we wanted to create something very special, so we leaned into the popularity of
darker finishes and a limited run/serialized strategy to make the bike truly
unique and exclusive.”
The Fat Boy 30th Anniversary offers a bold reinterpretation of the original with dark finishes and a single color option, Vivid Black. The cast-aluminum Lakester disc wheels are finished in Satin Black with machined highlights. The blacked-out Milwaukee-Eight 114 powertrain is finished with engine covers in gloss black and subtle bronze-tone lower rocker covers and timer cover script. The exhaust finished in a Black Onyx, a durable physical vapor deposition paint finish that reveals the underlying chrome in bright light. A Vivid Black headlamp nacelle, handlebar and controls as well as a new bronze-tone waterslide Fat Boy tank logo complete the dark look that is distinctive from the regular production model.
Based on the Harley-Davidson Softail platform launched in 2018, the Fat Boy redefines an icon with power and presence. The entire Fat Boy front end is massive and topped with an LED headlamp in a newly shaped nacelle. The Lakester disc aluminum wheels update one of the Fat Boy’s defining styling features, with a 160mm front and a 240mm rear tire that deliver a factory custom look.
Pricing for the 2020 Fat Boy 30th Anniversary starts at $21,949.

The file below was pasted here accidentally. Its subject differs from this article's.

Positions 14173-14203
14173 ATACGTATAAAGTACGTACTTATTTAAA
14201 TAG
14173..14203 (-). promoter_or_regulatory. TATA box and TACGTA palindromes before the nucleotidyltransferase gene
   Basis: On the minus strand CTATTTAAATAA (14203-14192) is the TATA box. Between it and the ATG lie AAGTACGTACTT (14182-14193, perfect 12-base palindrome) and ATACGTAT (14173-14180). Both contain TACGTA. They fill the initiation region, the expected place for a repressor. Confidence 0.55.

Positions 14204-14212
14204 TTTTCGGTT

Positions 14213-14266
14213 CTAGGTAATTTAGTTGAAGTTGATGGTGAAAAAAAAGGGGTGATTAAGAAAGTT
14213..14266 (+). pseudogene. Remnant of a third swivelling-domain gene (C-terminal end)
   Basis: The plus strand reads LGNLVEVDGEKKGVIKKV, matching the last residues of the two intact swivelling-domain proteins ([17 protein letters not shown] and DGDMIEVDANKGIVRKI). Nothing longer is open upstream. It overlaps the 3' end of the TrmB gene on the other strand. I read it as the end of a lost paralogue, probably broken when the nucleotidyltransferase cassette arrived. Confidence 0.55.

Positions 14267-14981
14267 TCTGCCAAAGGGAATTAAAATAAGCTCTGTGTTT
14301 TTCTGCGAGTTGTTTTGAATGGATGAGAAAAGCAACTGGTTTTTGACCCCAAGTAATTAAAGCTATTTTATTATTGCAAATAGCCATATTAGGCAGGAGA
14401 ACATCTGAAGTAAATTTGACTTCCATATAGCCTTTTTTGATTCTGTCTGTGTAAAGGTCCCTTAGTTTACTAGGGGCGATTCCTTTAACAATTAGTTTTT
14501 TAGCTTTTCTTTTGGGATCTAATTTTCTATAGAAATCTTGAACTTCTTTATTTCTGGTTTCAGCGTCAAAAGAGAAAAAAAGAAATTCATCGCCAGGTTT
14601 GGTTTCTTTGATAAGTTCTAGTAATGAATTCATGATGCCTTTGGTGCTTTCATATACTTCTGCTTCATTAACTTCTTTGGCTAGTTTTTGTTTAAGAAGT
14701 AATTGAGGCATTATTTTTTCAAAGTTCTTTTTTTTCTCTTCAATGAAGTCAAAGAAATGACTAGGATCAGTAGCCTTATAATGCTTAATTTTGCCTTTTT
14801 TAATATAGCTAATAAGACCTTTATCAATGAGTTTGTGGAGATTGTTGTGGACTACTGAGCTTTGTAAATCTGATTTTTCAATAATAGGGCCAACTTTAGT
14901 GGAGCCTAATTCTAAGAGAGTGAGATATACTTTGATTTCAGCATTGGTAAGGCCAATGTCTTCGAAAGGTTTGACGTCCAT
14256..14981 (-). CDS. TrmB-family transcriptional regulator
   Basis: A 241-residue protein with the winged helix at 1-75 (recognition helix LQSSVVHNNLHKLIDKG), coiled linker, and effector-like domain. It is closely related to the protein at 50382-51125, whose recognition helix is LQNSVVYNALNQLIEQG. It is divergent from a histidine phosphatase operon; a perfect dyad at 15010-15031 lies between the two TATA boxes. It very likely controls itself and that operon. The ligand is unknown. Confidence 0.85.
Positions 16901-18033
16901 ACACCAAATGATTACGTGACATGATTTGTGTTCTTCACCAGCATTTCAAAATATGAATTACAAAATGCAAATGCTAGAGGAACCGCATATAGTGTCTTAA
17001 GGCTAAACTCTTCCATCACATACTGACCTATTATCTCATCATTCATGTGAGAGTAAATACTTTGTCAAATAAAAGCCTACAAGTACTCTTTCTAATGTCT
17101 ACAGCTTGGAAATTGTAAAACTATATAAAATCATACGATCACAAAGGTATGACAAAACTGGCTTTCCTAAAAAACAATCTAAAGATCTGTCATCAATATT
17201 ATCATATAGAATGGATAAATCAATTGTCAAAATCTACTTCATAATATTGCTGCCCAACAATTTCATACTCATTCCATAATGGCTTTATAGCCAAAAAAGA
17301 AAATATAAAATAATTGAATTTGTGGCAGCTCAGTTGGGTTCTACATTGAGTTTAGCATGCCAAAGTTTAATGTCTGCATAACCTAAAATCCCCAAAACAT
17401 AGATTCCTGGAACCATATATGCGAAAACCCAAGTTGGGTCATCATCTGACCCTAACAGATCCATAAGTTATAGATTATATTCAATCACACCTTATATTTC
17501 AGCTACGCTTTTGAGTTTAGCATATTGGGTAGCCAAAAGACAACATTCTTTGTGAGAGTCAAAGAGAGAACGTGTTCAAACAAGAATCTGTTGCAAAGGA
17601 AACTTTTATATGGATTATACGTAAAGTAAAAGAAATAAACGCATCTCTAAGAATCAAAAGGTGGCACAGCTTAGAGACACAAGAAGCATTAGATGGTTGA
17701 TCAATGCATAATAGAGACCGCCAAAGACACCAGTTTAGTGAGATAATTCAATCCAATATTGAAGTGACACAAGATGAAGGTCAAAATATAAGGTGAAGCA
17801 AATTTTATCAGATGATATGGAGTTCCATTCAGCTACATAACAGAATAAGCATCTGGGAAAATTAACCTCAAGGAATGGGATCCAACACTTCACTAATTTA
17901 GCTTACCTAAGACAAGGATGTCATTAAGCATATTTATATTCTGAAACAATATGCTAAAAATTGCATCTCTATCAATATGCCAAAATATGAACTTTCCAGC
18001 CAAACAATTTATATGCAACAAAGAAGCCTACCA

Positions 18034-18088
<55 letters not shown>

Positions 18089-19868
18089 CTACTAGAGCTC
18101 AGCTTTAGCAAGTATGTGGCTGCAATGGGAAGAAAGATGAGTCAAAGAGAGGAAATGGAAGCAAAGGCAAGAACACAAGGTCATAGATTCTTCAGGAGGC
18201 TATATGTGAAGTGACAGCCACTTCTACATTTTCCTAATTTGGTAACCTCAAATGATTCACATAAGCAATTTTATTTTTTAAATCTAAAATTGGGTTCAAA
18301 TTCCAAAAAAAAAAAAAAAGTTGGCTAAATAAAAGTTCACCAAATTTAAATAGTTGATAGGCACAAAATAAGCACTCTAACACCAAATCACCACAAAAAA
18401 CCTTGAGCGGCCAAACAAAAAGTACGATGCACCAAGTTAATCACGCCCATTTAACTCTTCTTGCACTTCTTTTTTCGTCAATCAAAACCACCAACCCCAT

The motorcycling world looked upon this machine in absolute amazement — a cruiser putting out more than 100 horsepower. Unheard of! Sure, sportbikes like Honda’s CB1100R were knocking out that many ponies, but those were for riders who liked leaning into corners at insane speeds. But a cruiser with feet-forward pegs and wide handlebars — and a shaft drive no less? This was nutso!
If this bike could be put in a category, it would be Power Cruiser. Harleys were the standard cruisers of the day, and they were lucky to get 55 horses to the rear wheel, using a pushrod V-twin that had been around for the better part of half a century. Whereas this bruiser was a V-4 with two overhead camshafts and four valves per cylinder. And liquid cooling to boot, so no worries about overheating when cruising down Main Street on a crowded Saturday evening. Except for that mildly unaesthetic radiator up front.
What was Honda thinking? The company had a whole bunch of bikes in the showrooms that year, 40 different models covering all the bases, from shopping-friendly Passports to huge Gold Wing touring platforms. Even a V-twin cruiser, the 750 Shadow. And a second V-4, the 750 V45 Magna, introduced the year before.